Authorities declared a cholera and leptospirosis epidemic Friday in three Nicaraguan counties hit hard by flooding from tropical storm Mitch, confirming fears that the storm's devastation will provoke more deaths--this time from disease. Seven people have died and 361 others are ill from diseases that health authorities believe stem from polluted waters and rodents in urban areas in the aftermath of Mitch's flooding.
NEWS
October 24, 1988 | RICHARD BOUDREAUX, Times Staff Writer
Hurricane Joan blew out of Central America into the Pacific Ocean on Sunday, after killing at least 98 people in six days and five countries and causing what President Daniel Ortega called "the greatest losses Nicaragua has suffered as a result of a natural catastrophe." Hundreds were injured in Nicaragua and elsewhere in Central America and scores were missing. About 300,000 were reported to be at least temporarily homeless in this country alone.
NEWS
January 8, 1999 | JUANITA DARLING, TIMES STAFF WRITER
The Central American countries most ravaged by tropical storm Mitch have received extensive debt relief from the world's richest creditor nations, sources confirmed Thursday. Paris Club members, including the United States, have agreed to forgive 80% of Nicaragua's debt, consider a similar reduction for Honduras and postpone for three years all payments on both countries' loans.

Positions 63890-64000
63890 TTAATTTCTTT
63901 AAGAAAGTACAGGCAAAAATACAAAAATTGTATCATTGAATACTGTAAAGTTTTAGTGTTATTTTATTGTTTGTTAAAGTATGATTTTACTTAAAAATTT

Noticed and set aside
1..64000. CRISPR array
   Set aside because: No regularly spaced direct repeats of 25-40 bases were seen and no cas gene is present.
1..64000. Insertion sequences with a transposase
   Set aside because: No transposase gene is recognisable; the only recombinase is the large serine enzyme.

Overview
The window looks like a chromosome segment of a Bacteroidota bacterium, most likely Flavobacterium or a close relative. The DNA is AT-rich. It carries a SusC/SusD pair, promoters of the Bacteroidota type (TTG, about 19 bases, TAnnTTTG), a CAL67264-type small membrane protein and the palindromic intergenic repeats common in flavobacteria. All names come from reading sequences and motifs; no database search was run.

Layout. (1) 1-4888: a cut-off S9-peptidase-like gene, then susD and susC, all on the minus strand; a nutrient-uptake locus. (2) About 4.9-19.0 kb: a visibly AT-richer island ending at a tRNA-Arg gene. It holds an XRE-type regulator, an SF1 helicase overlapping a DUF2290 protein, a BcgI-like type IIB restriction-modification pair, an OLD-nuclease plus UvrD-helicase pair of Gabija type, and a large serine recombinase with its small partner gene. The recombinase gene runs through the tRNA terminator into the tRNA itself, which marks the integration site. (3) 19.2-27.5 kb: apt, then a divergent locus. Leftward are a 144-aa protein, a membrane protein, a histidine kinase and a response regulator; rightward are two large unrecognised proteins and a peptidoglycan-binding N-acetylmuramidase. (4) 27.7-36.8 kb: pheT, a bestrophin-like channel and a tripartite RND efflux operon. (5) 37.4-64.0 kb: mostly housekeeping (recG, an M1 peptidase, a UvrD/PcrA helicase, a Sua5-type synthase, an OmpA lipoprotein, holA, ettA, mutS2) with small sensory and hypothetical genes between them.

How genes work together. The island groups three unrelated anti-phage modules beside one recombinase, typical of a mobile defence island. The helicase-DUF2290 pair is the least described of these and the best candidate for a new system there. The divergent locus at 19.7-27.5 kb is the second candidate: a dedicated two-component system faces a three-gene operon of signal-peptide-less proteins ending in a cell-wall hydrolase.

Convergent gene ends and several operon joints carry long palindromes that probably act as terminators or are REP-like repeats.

NEWS
November 21, 1998 | ARACELY ACOSTA and JUANITA DARLING, SPECIAL TO THE TIMES
Authorities declared a cholera and leptospirosis epidemic Friday in three Nicaraguan counties hit hard by flooding from tropical storm Mitch, confirming fears that the storm's devastation will provoke more deaths--this time from disease. Seven people have died and 361 others are ill from diseases that health authorities believe stem from polluted waters and rodents in urban areas in the aftermath of Mitch's flooding.
NEWS
November 3, 1998 | JUANITA DARLING, TIMES STAFF WRITER